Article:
The finished compost product Mark and Steve Petersen sell has no odor and does not leave a mess on people’s hands. 
PHOTO BY STACEY SMART
The finished compost product Mark and Steve Petersen sell has no odor and does not leave a mess on people’s hands. PHOTO BY STACEY SMART
    APPLETON, Wis. – Mark Petersen sees the value in manure. For the past 25 years, he has turned waste from his animals into compost, creating an additional revenue stream for the farm while also eliminating odor from the neighborhood. Every growing season, all the manure generated on the farm the previous year is sold into the home garden market after being turned into compost.  
    “We started composting because it reduces the smell, and we can sell it locally,” Petersen said. “People use it for planting flowers and gardens, top dressing lawns, etc. Some landscapers buy it, too. It’s natural lawn care.”
    Located on the outskirts of Appleton, the Petersen Farm is run by brothers Mark and Steve Petersen. These third-generation farmers milk 50 Holsteins in a stanchion barn and farm 300 acres.
    Petersen’s composted cow manure is a hot-ticket item drawing customers from all over the Appleton area as well as Green Bay and Fond du Lac. It is also sold at plant sale events hosted by the University of Wisconsin Extension Master Gardeners. As soon as frost is out of the ground, Petersen’s phone starts ringing.
    “We’ve had a beautiful spring, so we’ve been very busy this year,” Petersen said. “I think even more so because of the coronavirus. People were home and looking for gardening projects to do.”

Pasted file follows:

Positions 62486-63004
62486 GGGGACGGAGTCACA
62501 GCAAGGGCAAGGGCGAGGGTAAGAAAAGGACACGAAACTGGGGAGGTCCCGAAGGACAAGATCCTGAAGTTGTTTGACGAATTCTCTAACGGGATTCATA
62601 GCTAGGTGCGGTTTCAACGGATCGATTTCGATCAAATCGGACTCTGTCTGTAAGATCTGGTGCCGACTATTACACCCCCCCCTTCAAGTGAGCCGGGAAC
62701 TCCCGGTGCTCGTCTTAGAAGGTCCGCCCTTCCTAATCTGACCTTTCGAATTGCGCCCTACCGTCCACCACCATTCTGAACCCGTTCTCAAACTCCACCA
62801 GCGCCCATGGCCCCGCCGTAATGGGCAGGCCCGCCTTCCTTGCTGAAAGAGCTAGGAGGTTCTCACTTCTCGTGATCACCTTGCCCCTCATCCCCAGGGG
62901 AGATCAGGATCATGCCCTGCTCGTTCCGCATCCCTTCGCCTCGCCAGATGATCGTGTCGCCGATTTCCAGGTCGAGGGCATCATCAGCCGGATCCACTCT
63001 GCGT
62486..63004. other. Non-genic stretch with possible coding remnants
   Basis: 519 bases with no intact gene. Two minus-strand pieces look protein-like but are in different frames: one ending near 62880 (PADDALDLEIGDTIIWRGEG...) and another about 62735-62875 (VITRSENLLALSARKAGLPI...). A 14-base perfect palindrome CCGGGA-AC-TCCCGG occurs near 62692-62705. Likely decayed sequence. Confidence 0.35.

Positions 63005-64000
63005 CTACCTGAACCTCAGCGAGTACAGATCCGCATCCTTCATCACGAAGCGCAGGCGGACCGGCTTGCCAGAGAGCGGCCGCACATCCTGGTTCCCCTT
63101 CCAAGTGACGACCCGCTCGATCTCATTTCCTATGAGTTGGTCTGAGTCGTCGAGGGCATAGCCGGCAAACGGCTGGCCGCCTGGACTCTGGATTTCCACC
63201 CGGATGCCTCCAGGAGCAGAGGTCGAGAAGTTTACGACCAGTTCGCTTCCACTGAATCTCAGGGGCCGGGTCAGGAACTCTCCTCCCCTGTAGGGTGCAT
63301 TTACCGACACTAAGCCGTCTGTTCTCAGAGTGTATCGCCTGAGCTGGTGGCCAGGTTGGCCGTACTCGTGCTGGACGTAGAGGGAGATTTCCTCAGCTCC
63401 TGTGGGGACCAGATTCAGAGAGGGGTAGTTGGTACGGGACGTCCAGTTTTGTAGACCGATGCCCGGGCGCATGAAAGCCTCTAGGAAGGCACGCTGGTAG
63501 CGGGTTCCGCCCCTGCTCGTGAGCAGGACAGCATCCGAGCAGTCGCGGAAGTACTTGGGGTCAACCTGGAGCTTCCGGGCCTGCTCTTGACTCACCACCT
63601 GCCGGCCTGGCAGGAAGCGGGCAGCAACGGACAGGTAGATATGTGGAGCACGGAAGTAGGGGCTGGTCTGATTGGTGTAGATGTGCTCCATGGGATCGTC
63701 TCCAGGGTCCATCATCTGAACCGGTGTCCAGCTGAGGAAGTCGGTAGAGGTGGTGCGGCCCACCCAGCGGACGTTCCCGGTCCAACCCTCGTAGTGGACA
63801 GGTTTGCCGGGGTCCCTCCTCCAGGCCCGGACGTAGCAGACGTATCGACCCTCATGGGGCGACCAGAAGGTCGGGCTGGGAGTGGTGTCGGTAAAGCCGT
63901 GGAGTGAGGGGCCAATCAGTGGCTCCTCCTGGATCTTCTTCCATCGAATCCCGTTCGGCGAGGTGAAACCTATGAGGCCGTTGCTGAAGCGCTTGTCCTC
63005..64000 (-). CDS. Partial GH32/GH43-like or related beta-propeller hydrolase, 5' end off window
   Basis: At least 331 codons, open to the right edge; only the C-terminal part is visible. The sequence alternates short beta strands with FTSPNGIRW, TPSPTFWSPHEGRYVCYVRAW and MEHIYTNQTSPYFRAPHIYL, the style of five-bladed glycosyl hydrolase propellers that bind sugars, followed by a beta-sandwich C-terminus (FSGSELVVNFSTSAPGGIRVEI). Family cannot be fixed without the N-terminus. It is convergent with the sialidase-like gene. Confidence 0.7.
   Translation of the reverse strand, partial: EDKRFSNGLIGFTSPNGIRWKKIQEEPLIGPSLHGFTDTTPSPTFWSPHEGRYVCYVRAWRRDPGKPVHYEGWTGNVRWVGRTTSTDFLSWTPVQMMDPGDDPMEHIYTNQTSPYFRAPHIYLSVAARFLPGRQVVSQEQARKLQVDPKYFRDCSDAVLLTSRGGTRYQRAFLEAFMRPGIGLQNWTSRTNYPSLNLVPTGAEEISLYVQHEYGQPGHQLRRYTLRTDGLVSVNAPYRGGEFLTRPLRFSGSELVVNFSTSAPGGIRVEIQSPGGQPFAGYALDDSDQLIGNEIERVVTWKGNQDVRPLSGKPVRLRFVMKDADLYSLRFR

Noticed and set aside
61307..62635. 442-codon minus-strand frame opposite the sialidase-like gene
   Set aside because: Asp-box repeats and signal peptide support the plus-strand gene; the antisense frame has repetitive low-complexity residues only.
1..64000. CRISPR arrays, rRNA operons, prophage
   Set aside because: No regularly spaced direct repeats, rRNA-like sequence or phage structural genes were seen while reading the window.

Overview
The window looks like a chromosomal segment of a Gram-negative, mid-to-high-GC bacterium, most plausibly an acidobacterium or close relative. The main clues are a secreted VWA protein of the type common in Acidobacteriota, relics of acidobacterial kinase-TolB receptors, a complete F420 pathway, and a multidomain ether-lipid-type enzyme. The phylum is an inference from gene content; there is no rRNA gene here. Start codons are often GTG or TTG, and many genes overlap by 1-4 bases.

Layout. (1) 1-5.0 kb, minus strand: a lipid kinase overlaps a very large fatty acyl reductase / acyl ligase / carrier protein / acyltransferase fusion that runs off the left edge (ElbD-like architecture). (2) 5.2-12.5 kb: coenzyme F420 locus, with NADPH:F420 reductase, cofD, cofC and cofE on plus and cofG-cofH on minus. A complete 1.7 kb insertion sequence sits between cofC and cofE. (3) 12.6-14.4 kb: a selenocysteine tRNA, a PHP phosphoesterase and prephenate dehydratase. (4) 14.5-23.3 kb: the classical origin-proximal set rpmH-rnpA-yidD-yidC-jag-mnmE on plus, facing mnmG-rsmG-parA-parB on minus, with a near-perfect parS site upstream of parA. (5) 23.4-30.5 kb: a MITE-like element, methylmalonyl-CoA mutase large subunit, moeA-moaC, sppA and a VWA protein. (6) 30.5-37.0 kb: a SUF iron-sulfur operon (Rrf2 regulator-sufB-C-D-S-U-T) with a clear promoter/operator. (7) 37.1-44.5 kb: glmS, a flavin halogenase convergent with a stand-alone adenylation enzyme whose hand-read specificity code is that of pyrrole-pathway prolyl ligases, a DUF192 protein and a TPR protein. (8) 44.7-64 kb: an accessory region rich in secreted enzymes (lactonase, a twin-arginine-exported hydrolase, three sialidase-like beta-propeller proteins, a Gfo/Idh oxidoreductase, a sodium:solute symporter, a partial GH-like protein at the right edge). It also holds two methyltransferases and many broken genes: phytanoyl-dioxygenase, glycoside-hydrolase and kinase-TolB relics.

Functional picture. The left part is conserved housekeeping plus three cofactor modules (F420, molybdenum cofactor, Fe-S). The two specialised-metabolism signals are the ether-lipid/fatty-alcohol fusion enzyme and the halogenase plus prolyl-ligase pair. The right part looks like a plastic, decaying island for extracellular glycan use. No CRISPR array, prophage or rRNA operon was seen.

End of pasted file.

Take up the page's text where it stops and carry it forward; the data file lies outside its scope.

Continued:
A 5-gallon bucket of compost sells for $2. For larger applications, the Petersens sell compost at $40 per cubic yard. Customers needing a pail or two can grab it from the trailer that sits on the front yard. People requiring larger amounts visit the Petersens’ compost site to fill up trailers, pickup trucks or dump trucks.
    “The compost we’re selling is year-old manure,” Petersen said. “The product has no odor and looks like chocolate brownie mix. It usually flows right through your hands, which means you don’t get dirty when you touch it. It’s not a mess to work with.”
    Petersen is licensed with the Wisconsin Department of Natural Resources and the Wisconsin Department of Agriculture, Trade and Consumer Protection. He advertises in newspapers and online but spends fewer dollars on ads than he used to. Repeat customers and word-of-mouth referrals have boosted business.
    “I’m a smaller farmer, and this is an added source of income,” Petersen said. “We don’t get rich; but it’s extra money for groceries.”
    The composting season coincides with spring planting and field work which Petersen said creates stress in getting things done.
    “It’s labor-intensive,” said Petersen, whose farm is open seven days a week for compost pickup.  
    “You have to be willing to be interrupted. We ask that customers call ahead. As long as we know they’re coming, we take care of them.”  
    The constant flow of customers provides an educational opportunity as Petersen creates a link between farm and community. For some, it is a tradition to pet the calves and see the animals when they buy compost.
    Petersen said they are extremely busy until June 1. Business picks up again in the fall when the ground starts to freeze and people clean out their gardens to get a head start for next year.
    “When someone buys compost from us, they’re getting straight compost,” Petersen said. “Our product has not been mixed with anything else as are many other types of compost found in a store.”
    The only thing added to the manure are natural carbon sources.
    “Dairy manure is high in nitrogen,” Petersen said. “You have to amend it with a carbon source. Bedding with newspaper helps. Rained-on hay can act as a carbon source. Leaves help, too. We mix a carbon source into it, and then Mother Nature does the rest. We help her by turning it which perfects the carbon/nitrogen ratio.”